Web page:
Iron age Celtics had the first recorded shaved mustaches, in about 1000 BC, according to Siculus (60 BC), an ancient Greek historian:
“The Gauls (Celtics) are tall of body with rippling muscles...always washing their hair in limewater and they pull it back from the forehead to the nape of the neck...their hair makes it so heavy and coarse that it differs in no respect from the mane of horses. Some of them shave the beard...the nobles shave their cheeks but they let the moustache grow until it covers the mouth.”
The Spartans were also well known for their beard care and long hair...in fact, they considered long hair a sign of a free man...
My mug shot photo in the photo below, it's Photoshop'ed...but if I do get busted, I want this 'stache! Its a "horseshoe mustache"....
The mustache (UK spelling “moustache”) continued to be popular through the middle ages and peaked in the USA in the late 1880s and 90s. Facial hair was just not as fashionable during the late Victorian era (the late 1800s). It was often associated with rebels and revolutionary leaders. I believe Gillette also contributed to the decline in mustaches being fashionable, by making safety razors more accessible to the everyday man, as historically shaving was reserved for the wealthy. The widespread adoption of the safety razor made shaving at home more possible and affordable and not just reserved for the uber-rich who would go to a barber weekly. It was only in the early part of the 1900s that mustaches fell out of fashion.
Steve MacGordon - Aviation pioneer from the early 1900s
Throughout history, the mustache and beard have been a sign of male strength, and military virtues, and as an effective way to attract a mate. Mustaches were mandatory with the British Army until 1916, however, the US military believed facial hair impacted the effectiveness of gas masks worn during WWI, and it was at this time, military men were required to shave every day.
When the soldiers returned from war, the people liked the new clean-shaven look. This trend continued until the 1960s when it came back with the hippies...again a sign of rebels and revolutionaries. How did they remove and shave throughout history? I wrote a blog on the history of shaving here.
On a side note and to dovetail the impact of gas masks, mustaches, and beard styles...I will give credit to the CDC for the chart below.
Ironically this is a chart that shows which beards and mustaches are compatible with respirators. I gotta think someone at the CDC likes a good beard or mustache...they even named some of the popular styles:
The mustache has grown in popularity again recently, brought on, in part, by the “Movember” trend, an initiative to raise awareness for male mental and physical health (and maybe also a little rub to our significant others!).
In terms of being fashionable, the mustache has come and gone out of fashion throughout history, but interesting enough, facial hair is still perceived as showing typical male traits including being more “attractive, higher reproductive traits, industrious, creative, masculine, dominant and mature by both men and women”.
Mustaches firmly display a post-pubescent stage and those with a mustache will generally be perceived as older, more mature, more dominant, and more aggressive. “Self-confidence, nonconformity, courageous, intelligence, and sincerity” are just some of the perceptions of a mustache. This does vary by culture, but I’ll take these qualities!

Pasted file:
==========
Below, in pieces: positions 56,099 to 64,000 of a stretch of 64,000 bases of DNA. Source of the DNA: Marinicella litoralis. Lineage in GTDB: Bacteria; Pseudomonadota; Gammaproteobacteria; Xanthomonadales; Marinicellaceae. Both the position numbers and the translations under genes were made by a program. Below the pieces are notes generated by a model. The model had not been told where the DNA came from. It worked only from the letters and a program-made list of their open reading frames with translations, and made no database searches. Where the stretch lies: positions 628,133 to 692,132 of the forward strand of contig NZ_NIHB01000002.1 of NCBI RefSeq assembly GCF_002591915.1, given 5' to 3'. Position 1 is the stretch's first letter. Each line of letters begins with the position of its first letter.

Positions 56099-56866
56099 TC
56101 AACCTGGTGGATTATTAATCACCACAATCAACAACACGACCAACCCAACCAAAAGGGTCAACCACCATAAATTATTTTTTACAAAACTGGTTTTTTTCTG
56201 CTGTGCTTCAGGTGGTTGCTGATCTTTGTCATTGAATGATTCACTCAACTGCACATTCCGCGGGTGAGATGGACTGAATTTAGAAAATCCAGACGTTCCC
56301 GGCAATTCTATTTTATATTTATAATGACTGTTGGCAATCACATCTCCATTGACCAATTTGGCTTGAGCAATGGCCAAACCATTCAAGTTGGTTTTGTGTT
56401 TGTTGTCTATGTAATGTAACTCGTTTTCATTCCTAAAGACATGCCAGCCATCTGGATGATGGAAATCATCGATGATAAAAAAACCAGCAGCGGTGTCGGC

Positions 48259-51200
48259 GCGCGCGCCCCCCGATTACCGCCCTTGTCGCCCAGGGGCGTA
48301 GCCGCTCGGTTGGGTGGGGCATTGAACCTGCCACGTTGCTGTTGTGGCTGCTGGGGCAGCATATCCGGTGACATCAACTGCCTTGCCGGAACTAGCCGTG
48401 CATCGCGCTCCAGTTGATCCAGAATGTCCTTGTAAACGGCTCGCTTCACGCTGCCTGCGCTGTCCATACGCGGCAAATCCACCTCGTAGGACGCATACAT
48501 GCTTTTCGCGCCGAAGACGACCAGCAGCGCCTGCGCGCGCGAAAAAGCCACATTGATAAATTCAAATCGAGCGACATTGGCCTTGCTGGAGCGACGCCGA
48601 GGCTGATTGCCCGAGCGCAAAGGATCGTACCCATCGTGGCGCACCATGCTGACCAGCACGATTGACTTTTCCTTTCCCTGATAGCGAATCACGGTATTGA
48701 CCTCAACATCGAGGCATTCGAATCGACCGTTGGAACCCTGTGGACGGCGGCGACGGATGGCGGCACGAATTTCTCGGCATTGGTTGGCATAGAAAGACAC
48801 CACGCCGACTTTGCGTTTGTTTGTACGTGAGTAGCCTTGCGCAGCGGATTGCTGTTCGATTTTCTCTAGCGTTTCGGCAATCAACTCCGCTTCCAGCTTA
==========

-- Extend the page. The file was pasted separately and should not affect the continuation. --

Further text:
In terms of growing your mustache, start with growing a beard to see your options and where and how your hair grows naturally. For me I wasn’t sure what type of beard or mustache I wanted and to be honest, I wanted to try a few different types of mustaches to see how they fit with me.
Men will typically grow fuller beards in their 30s compared to their 20s where it might still be patchy...regardless step 1 is to grow a beard. Typically a beard will grow about half an inch per month. Here I am with a full beard:
In terms of maintaining my beard, I used my Cx-Graphite ++ plate to clean and shave my neck and to give a trimmed line along my cheek. The cheek had a few hairs that grew outside of my beard area. The neck was itchy and needed a clean line to look well-groomed.
The Cx model with an Original plate or the ++ plate worked great for providing a tight trimmed edge, both plates were designed to clean up 4-5 days of growth with ease, so no worries about a daily shave.
I used electric clippers and a pair of scissors to trim the beard where it grew long. My safety razor touch-ups are marked in red and the areas where I used scissors/clippers are marked in black in the image below:
I knew I didn’t want hair growing over my lip (Walrus mustache) and I wanted to keep my neck clean cut (It gets a little itchy on my neck). A pair of scissors kept hair from growing over my lip and my Cx safety razor addressed the extra growth around my neckline. I’ll talk more about the mustache types below but here was my journey:
After having a fully groomed beard I created all the shapes below using my Cx safety razor! Yes, it will mow down a full beard✌️
I started with the classic "Goatee" style beard and then the “Gun Slinger” beard/mustache, then went to the “horseshoe" mustache, then the “Cowboy or Dallas mustache”.
I woke up one morning and decided the “Chevron mustache” was me...always liked Tom Selleck!
Boom the next day I went all cop with the “Lamp Shade” mustache, we all saw the Top Gun mustaches! I was like Madonna for those few months.
I started with a Goatee mustache:
I then went with a "Gun Slinger" mustache (when I connected the sideburns to the horseshoe), however, this photo is considered more a "horseshoe" mustache, (complete with my attempt to look bad-ass):
Then sported the Dallas aka Cowboy mustache:
Then tried the Chevron mustache:
I then shaved it off for a clean shave:
I had a new look every week...I am going to grow a handlebar next, just to try, but as of the writing of this blog...I think I am a “horseshoe or gunslinger" mustache kinda guy. Makes me feel a little tough!
In terms of maintaining your mustache, a safety razor is one of the best tools you can use. Open up a new blade, prep your skin, whip up a rich lather (Here is a blog on shaving tips) and shave where hair shouldn’t be.